The GUI Bloat Effect

Something dawned on me just yesterday. When using a slim and clean-lined theme or skin on GUI based software, the user can be easily convinced that the system is actually running faster and much lighter on resources. Or at least that’s how I see it. It is a psychological case, whether this affects only a small percentage of users or is within our nature to believe so, I am unsure. Read on and let me explain.

The thought came about yesterday when I updated VLC Media Player on my Linux system. I was not only starting to get bored with the default GTK interface used by VLC, but it also doesn’t fit into my IceWM theme. It sort of looks out of place, considering VLC is an application that is open almost all of the time. So I checked out some VLC skins. I decided to install the hx_milky skin.

Not only does the skin take a boring default GTK interface and make it look like a fresh new application, but it also gives the impression that the application is much lighter, thanks to the smaller text, buttons and tweaked layout. I tested the hx_milky skin and then tested the default VLC skinned interface. It seemed to blend in much better to my IceWM desktop. In fact, it closely resembles the theme so much that one could be mistaken for thinking that it was actually part of the IceWM theme itself.

Apart from a fresh new looking VLC Media Player, things seemed to run a whole lot smoother and cleaner. But that’s where I proved myself wrong. I fired up htop in a terminal session and checked the actual resource usage for VLC and for all three of the aforementioned interfaces and skins. To my disappointment and surprise, nothing had changed. VLC uses ~5.0% and 3.9% of my CPU and memory, respectively, regardless of the interface or skin used. This is certainly not a bad thing and in fact probably demonstrates how cleanly coded VLC is with its ability to run any interface and any skin with next to no effect on resource usage.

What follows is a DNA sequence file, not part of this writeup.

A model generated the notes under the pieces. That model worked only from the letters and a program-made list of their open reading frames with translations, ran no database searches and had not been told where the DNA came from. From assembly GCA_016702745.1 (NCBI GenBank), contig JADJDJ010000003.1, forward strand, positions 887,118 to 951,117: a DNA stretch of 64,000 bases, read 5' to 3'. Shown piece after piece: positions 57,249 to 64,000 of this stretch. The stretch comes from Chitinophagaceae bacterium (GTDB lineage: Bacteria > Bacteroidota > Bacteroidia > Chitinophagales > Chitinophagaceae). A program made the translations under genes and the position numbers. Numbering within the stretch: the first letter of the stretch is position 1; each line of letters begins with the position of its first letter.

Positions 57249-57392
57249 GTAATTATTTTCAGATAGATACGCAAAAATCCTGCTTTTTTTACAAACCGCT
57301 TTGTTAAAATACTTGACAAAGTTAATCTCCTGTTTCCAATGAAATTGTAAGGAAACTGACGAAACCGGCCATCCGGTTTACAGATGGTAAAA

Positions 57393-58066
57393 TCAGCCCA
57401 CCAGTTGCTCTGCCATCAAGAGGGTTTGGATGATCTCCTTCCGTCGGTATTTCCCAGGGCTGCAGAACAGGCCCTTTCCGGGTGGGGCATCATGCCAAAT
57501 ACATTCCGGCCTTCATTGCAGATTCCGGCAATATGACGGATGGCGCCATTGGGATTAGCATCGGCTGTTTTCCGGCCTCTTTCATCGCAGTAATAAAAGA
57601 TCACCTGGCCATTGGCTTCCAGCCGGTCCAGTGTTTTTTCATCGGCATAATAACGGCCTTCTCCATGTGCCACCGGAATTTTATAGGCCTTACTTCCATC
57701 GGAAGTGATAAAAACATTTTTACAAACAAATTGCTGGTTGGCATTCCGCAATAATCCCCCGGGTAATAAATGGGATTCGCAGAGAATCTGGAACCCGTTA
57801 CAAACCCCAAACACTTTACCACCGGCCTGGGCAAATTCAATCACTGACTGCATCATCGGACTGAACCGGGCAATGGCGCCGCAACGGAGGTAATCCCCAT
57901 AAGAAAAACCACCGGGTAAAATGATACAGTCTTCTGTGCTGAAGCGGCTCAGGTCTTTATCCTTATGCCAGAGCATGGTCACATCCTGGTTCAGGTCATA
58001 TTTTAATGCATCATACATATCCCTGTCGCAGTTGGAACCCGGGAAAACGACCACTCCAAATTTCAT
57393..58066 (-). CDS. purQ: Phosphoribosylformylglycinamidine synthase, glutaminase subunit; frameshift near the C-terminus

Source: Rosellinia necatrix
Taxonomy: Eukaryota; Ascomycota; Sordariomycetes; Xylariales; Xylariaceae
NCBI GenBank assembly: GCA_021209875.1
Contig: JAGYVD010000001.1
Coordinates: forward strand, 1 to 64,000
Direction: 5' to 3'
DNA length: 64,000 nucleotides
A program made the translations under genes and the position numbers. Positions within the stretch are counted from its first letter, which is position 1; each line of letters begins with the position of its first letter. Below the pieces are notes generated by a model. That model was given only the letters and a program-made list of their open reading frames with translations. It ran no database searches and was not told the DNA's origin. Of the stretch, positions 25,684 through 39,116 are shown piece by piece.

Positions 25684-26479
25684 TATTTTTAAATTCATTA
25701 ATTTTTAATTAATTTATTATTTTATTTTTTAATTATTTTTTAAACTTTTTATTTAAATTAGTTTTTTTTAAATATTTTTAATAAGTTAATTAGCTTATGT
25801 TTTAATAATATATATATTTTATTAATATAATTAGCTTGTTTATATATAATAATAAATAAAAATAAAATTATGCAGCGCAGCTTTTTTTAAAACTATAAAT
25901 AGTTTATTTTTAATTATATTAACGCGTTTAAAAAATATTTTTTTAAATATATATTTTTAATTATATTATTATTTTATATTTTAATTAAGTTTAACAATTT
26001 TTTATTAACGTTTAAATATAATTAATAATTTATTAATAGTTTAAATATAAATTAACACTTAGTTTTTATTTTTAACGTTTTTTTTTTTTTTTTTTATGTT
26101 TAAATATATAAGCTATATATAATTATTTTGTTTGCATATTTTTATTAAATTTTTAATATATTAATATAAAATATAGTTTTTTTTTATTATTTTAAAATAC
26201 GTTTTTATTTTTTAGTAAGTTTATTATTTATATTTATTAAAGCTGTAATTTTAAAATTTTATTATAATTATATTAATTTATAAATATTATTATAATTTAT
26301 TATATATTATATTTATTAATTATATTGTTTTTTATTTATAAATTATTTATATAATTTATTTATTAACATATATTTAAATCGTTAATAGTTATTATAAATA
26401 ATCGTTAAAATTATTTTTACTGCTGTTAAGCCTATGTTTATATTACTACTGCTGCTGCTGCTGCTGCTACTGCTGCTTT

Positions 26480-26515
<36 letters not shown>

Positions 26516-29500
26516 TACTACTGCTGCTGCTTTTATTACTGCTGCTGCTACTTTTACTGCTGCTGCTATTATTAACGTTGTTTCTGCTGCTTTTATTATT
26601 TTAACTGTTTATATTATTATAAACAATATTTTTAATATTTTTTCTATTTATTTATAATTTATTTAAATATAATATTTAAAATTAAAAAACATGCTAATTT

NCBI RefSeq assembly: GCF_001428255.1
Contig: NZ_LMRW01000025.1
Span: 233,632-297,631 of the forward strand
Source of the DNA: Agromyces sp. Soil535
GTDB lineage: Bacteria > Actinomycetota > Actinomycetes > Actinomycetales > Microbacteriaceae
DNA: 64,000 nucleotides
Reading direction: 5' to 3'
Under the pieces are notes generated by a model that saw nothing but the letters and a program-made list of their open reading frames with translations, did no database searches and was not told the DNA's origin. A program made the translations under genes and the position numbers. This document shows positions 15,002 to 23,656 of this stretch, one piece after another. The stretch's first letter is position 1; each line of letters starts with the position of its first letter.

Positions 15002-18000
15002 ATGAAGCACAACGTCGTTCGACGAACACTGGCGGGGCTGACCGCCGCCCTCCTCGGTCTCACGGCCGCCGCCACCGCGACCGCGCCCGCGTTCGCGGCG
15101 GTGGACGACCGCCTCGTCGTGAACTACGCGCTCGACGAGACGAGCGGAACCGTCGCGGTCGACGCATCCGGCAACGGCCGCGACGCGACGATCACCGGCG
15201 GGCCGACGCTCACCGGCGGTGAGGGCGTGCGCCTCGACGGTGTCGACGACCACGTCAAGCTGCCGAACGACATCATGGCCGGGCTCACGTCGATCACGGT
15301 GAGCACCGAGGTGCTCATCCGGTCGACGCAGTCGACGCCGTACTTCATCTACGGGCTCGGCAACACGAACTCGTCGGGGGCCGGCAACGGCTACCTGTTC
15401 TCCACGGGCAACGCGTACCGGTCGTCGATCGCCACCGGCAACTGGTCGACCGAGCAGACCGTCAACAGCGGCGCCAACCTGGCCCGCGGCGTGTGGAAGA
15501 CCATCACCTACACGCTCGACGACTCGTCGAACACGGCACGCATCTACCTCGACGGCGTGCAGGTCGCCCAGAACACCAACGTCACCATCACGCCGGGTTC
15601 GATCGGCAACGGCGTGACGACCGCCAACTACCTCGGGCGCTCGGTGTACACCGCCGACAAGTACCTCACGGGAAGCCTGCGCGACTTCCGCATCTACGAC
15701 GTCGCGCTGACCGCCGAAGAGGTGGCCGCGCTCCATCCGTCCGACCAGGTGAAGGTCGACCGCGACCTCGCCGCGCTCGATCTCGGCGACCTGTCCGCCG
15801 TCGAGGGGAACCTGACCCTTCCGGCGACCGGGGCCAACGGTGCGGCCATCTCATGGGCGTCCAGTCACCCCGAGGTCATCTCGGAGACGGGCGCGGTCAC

And then I was led to Linux desktop environments. And it has me wondering whether some users are put off mainstream Linux desktop environments like Unity, GNOME Shell and KDE simply due to the default appearance. And in particular, the appearance of large chunky buttons. All three mainstream desktop environments come with large chunky interfaces and buttons in comparison to a customized and streamlined environment like IceWM, Openbox or any other of the myriad of available desktop environments and window managers available for Linux. Although arguably, IceWM and Openbox are much lighter on resources than the aforementioned environments. But perhaps not as much as what you might initially have thought. Briefly, looking at those large buttons in KDE4 can easily give the impression of bulk, bloat and a slow system.

It’s a strange psychology that I would actually like to dive into a little further some time. I’d like to hear some other users’ experiences and thoughts on the topic. Post your opinions in our comments section below.